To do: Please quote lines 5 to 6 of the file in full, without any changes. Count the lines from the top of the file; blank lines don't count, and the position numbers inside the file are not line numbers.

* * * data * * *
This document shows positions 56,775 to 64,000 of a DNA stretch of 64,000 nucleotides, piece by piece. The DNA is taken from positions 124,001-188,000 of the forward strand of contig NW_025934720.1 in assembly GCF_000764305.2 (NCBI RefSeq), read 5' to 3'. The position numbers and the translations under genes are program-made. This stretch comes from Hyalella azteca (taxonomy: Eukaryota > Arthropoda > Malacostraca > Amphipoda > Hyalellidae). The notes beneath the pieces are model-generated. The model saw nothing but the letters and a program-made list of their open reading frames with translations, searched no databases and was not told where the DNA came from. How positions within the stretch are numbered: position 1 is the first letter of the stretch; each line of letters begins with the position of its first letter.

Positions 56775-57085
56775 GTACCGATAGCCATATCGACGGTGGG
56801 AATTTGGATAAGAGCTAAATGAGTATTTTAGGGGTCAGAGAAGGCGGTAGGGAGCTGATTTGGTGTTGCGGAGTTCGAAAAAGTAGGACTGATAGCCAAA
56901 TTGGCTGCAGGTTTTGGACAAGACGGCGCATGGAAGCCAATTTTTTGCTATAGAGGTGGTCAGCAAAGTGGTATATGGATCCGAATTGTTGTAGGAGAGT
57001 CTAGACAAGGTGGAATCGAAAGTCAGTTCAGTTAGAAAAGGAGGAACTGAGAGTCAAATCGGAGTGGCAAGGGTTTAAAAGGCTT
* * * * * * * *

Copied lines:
56901 TTGGCTGCAGGTTTTGGACAAGACGGCGCATGGAAGCCAATTTTTTGCTATAGAGGTGGTCAGCAAAGTGGTATATGGATCCGAATTGTTGTAGGAGAGT
57001 CTAGACAAGGTGGAATCGAAAGTCAGTTCAGTTAGAAAAGGAGGAACTGAGAGTCAAATCGGAGTGGCAAGGGTTTAAAAGGCTT